The George Cross was instituted in September 1940 to recognise civilian heroism. King George VI created the award for the men and women of the Commonwealth whose courage could not be marked by any other honour. It is second in importance only to the Victoria Cross.
A true hero
A true civilian hero worthy of the award is Tony Gledhill and we are deeply proud that he has signed our covers.
Tony was awarded the George Cross in 1967, following a violent brush with a car full of East End Gunmen the previous year. His story is the stuff of Hollywood action thrillers! "His story is the stuff of Hollywood action thrillers!"
Tony joined the police force when he turned 18. Little did he know that this was a decision that would shape the rest of his life.
He trained at Hendon, and soon was on the beat. It wasn't long before he was transferred to ‘P’ Division of the Metropolitan Police, against a backdrop of rising gun crime. Working from Lewisham Police Station, the scene was set.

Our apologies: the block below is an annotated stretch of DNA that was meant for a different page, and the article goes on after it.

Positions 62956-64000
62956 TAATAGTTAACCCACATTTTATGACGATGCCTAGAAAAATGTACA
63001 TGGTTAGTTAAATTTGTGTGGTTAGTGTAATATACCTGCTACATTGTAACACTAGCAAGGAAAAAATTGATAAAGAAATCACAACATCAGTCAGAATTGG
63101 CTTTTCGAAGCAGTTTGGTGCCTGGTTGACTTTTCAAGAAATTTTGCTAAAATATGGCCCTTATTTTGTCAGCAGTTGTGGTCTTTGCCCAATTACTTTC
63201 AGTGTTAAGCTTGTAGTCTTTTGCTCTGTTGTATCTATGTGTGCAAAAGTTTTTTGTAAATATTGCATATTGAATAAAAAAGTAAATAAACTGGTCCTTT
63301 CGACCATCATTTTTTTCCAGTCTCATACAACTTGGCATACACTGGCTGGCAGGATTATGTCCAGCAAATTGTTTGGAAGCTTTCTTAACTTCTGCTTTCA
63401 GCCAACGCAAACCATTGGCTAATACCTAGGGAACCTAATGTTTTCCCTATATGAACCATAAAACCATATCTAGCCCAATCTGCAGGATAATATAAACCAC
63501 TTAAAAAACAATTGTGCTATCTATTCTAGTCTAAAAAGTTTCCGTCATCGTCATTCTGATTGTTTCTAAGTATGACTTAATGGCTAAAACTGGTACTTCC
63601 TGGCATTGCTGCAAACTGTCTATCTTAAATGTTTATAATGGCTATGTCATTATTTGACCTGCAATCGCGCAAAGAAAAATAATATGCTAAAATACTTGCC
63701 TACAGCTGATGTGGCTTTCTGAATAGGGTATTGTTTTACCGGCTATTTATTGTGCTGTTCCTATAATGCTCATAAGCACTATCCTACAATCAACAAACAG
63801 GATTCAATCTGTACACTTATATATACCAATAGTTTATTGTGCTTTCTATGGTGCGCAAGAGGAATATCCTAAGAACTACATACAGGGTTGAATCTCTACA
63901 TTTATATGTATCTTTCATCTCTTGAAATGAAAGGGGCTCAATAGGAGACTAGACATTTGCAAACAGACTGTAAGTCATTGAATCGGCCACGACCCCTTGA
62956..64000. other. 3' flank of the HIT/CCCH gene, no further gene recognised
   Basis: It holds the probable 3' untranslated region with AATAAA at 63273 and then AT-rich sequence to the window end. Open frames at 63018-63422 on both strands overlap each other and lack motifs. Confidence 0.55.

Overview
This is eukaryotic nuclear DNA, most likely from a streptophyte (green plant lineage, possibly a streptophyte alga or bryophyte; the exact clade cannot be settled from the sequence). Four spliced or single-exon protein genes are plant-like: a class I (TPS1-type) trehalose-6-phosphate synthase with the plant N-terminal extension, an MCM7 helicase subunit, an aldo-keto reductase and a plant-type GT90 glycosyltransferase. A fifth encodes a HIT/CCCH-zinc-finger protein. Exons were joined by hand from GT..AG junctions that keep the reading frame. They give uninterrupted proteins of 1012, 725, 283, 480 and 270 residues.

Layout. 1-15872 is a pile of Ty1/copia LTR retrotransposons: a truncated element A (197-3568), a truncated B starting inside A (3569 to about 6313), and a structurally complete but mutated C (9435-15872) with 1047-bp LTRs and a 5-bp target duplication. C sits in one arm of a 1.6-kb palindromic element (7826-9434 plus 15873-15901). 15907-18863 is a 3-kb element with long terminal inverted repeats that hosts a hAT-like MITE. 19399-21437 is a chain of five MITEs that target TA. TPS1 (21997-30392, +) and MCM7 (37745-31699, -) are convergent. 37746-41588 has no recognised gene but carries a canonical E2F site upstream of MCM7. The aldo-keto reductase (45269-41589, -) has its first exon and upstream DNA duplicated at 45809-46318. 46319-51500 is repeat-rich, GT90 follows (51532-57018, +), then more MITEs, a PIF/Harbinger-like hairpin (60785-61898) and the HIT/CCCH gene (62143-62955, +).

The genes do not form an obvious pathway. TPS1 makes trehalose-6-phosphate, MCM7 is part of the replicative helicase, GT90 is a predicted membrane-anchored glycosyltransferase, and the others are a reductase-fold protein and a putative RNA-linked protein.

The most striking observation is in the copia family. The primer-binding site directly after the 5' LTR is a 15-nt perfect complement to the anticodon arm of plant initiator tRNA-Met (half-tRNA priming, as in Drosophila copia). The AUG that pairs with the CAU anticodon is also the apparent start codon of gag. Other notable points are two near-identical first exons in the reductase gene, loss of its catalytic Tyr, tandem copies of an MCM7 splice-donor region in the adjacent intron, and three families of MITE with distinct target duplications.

The date, forever etched on his mind, was Thursday 12 August 1966. Reporting for early turn, everything seemed its normal self – though as ever the Police Officer could never be sure what was waiting round the corner!
Whilst on patrol in a Police car, Tony and his partner, Terry McFall, listened to a radio message from the control room. They heard details of a suspect car apparently containing armed men. With surprise, Tony and Terry realised that the car was just seconds away!
Armed gunmen or not, Tony and Terry were determined to find that car.
They spotted it. The car was indeed occupied by armed men, a gang of East End Gunmen. A mad chase began. Through the streets of south-east London - up one way streets the wrong way, against on-coming vehicles, through red-lights - with shots being fired at them the whole time, Tony and Terry hurtled after that car.